How small talk can boost your career

Businessteam at a meeting

As the Internal Recruitment Manager here at Total Assist Group, I know that the best way to land yourself the dream job is to ensure you are engaging and memorable in the mind of the interviewer. One aspect of this is the overlooked tool of small talk – research has shown that competent people are more likely to be successful with a job application if they use strategic and well placed small talk before and after the interview.

This is mainly linked to modern hiring decisions which factor in much more than just whether you have the right qualifications and experience. Nowadays, making sure that new employees fit the company culture and can contribute to the collective energy and atmosphere is also just as important, if not more so, especially within a growing business that needs the strong foundations of teamwork. Showcasing you can fit the company culture means discussing interests and hobbies that can make you sound appealing and emphasise your strong suits, for example, engaging in competitive sports shows drive and rivalry while taking part in charity or volunteer work shows you are hard working and prepared to work outside of your hours if the situation calls for it. Using small talk to reveal more about yourself both at the start and the end of the interview, is a great way to come across more personable – which is key character trait for any recruitment consultant.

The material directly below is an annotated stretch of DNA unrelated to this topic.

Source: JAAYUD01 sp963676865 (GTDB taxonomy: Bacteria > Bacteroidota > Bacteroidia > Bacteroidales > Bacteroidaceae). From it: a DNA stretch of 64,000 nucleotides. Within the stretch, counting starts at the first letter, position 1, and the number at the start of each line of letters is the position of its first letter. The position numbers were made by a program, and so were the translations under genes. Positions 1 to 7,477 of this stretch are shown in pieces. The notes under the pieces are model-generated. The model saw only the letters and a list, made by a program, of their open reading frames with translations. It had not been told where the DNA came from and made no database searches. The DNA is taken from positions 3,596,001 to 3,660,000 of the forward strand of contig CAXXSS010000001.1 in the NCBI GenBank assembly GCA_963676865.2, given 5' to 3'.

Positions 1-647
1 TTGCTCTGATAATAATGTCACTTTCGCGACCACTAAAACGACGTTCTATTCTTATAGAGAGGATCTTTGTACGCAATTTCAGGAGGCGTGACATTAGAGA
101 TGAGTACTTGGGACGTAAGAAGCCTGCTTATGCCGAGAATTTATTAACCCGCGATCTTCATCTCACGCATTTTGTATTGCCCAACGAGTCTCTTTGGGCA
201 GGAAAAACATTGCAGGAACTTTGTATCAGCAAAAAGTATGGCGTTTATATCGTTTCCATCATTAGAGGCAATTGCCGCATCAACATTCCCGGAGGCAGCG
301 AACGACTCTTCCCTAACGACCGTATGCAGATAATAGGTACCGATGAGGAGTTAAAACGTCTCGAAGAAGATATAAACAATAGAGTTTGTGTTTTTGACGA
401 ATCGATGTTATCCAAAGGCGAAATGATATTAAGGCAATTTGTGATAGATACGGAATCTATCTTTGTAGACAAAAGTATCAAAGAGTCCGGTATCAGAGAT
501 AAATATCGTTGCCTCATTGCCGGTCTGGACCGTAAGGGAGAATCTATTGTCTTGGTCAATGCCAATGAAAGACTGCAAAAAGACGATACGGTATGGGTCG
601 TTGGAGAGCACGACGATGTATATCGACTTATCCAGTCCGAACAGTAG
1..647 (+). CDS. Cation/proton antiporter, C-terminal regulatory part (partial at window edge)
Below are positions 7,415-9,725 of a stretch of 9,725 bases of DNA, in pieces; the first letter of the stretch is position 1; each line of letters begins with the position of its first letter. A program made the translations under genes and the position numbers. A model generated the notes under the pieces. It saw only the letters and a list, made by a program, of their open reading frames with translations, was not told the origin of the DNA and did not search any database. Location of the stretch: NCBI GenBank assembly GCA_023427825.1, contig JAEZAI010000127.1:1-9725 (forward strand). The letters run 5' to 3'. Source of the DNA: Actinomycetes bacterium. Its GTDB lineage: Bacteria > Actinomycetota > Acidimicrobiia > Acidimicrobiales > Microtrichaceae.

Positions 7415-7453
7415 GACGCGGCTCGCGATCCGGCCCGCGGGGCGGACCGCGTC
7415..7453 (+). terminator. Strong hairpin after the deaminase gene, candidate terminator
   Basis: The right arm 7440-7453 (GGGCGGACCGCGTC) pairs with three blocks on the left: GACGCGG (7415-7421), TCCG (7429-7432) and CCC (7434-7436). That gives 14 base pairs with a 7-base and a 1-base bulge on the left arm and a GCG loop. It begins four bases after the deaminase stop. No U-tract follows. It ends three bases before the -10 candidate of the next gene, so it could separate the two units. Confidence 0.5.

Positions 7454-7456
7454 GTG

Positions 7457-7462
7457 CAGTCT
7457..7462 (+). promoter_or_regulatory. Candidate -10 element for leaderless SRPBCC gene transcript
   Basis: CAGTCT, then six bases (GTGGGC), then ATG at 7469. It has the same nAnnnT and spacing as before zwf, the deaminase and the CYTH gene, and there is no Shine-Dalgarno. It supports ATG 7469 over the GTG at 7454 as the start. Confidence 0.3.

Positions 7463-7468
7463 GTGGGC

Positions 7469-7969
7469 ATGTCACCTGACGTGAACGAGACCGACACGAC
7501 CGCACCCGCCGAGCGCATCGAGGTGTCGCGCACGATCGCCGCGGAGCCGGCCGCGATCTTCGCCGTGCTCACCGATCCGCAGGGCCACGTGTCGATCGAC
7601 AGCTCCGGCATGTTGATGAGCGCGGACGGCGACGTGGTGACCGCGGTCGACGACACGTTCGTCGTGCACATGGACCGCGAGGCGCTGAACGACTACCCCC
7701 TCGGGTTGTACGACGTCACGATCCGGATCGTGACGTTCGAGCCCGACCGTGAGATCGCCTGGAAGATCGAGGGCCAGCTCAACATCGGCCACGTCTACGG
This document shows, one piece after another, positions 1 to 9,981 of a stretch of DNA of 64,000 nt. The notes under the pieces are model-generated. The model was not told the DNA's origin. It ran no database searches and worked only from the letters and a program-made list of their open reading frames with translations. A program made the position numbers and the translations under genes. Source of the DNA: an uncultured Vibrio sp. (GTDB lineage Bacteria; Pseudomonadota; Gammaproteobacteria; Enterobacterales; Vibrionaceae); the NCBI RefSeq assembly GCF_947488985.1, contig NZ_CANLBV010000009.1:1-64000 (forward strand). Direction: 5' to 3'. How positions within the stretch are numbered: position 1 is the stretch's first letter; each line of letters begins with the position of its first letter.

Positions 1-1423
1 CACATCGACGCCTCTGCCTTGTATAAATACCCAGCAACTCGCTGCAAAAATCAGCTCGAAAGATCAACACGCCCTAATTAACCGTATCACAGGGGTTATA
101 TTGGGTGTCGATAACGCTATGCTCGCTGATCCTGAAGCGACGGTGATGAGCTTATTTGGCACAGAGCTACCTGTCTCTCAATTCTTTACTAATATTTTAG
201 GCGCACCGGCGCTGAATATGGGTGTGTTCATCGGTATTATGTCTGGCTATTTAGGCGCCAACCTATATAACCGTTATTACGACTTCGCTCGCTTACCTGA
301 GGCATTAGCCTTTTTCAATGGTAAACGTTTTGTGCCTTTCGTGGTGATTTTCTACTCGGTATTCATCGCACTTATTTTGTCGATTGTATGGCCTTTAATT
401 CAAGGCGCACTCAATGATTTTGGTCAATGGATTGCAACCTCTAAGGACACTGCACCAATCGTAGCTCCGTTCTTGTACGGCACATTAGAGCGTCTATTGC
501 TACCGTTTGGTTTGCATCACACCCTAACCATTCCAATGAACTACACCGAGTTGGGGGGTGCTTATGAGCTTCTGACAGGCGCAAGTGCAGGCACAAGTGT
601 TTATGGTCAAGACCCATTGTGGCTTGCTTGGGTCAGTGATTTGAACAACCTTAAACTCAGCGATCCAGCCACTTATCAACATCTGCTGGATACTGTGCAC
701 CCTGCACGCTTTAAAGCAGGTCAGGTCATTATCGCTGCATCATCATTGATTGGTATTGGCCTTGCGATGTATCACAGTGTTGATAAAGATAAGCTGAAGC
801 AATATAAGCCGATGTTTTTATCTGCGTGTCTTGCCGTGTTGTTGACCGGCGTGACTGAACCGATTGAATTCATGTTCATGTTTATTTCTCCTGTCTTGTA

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Small talk is more commonly known as a conversation filler, used to either pass time generally by talking about things such as the weather or the season, but it is also a great way to share information. If utilised correctly and concentrated on the right topics, it can have an impact on your career. Drive the small talk to focus on finding out information about the company, the offices, even the interviewer, since it has been proven that when meeting someone for the first time, they are more comfortable talking about themselves. You can use small talk to share information about yourself too, making you more 3D in the interviewer’s memory and not just a name, and now a face, from a CV.

Natter away

Another advantage of small talk is when you are hunting for work in the first place, as 24.5% of jobs are now filled by employee referral and word of mouth, making it the most common route to finding a new job. Small talk will help you network and make contacts, widening your net of potential referrers. Having someone recommend you for a role helps to create trust with the organisation as you have someone to vouch for you. Networking events such as dinners, conferences and meetings provide great opportunities to build your portfolio of contacts and potential job referrers.

Not only that, but these contacts can also work to help you nab the job – you are twice as likely to be called to interview if you have been referred for a position, and you have a 40% chance of being hired. Small talk can boost your personal connections, and during interviews, you can pair it with revealing your competencies and enthusiasm for the position to make your mark on the interviewer. Don’t dismiss small talk as it can have the power to advance your career.

[testimonial name=”Jason Citroen” who=”Internal Recruitment Manager” imagelinks=”” vertical=”no”]”I joined Total Assist Group in December 2013, bringing my 12 years of recruitment industry experience to the forefront, to hunt down talented and engaging staff to help continue to build the company successfully. Please get in touch if you are interested in working for Total Assist Group.”[/testimonial]


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